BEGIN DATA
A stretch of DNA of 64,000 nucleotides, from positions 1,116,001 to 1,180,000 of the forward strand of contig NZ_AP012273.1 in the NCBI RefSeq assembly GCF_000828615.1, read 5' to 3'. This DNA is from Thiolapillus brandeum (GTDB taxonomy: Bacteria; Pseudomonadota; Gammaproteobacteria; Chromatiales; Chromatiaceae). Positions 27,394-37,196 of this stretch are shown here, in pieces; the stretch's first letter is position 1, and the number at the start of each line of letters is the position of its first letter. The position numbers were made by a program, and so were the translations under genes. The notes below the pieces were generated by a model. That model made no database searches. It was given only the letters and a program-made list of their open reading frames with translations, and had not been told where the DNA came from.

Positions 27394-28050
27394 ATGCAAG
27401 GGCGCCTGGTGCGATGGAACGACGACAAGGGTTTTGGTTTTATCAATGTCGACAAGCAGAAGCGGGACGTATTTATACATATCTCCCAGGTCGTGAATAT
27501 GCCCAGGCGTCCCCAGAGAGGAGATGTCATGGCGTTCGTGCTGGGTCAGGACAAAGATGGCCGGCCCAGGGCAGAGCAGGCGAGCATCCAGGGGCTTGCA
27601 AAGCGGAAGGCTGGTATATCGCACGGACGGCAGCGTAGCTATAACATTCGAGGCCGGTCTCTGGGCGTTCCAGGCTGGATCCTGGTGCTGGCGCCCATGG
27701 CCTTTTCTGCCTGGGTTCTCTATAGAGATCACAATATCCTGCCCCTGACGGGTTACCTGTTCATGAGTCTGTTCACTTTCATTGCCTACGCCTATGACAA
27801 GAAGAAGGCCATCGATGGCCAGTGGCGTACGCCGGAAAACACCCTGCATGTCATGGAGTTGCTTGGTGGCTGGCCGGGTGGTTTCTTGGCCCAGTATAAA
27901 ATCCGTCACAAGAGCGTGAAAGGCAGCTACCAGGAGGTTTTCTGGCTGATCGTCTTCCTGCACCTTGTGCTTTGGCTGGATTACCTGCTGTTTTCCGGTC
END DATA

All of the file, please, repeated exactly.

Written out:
A stretch of DNA of 64,000 nucleotides, from positions 1,116,001 to 1,180,000 of the forward strand of contig NZ_AP012273.1 in the NCBI RefSeq assembly GCF_000828615.1, read 5' to 3'. This DNA is from Thiolapillus brandeum (GTDB taxonomy: Bacteria; Pseudomonadota; Gammaproteobacteria; Chromatiales; Chromatiaceae). Positions 27,394-37,196 of this stretch are shown here, in pieces; the stretch's first letter is position 1, and the number at the start of each line of letters is the position of its first letter. The position numbers were made by a program, and so were the translations under genes. The notes below the pieces were generated by a model. That model made no database searches. It was given only the letters and a program-made list of their open reading frames with translations, and had not been told where the DNA came from.

Positions 27394-28050
27394 ATGCAAG
27401 GGCGCCTGGTGCGATGGAACGACGACAAGGGTTTTGGTTTTATCAATGTCGACAAGCAGAAGCGGGACGTATTTATACATATCTCCCAGGTCGTGAATAT
27501 GCCCAGGCGTCCCCAGAGAGGAGATGTCATGGCGTTCGTGCTGGGTCAGGACAAAGATGGCCGGCCCAGGGCAGAGCAGGCGAGCATCCAGGGGCTTGCA
27601 AAGCGGAAGGCTGGTATATCGCACGGACGGCAGCGTAGCTATAACATTCGAGGCCGGTCTCTGGGCGTTCCAGGCTGGATCCTGGTGCTGGCGCCCATGG
27701 CCTTTTCTGCCTGGGTTCTCTATAGAGATCACAATATCCTGCCCCTGACGGGTTACCTGTTCATGAGTCTGTTCACTTTCATTGCCTACGCCTATGACAA
27801 GAAGAAGGCCATCGATGGCCAGTGGCGTACGCCGGAAAACACCCTGCATGTCATGGAGTTGCTTGGTGGCTGGCCGGGTGGTTTCTTGGCCCAGTATAAA
27901 ATCCGTCACAAGAGCGTGAAAGGCAGCTACCAGGAGGTTTTCTGGCTGATCGTCTTCCTGCACCTTGTGCTTTGGCTGGATTACCTGCTGTTTTCCGGTC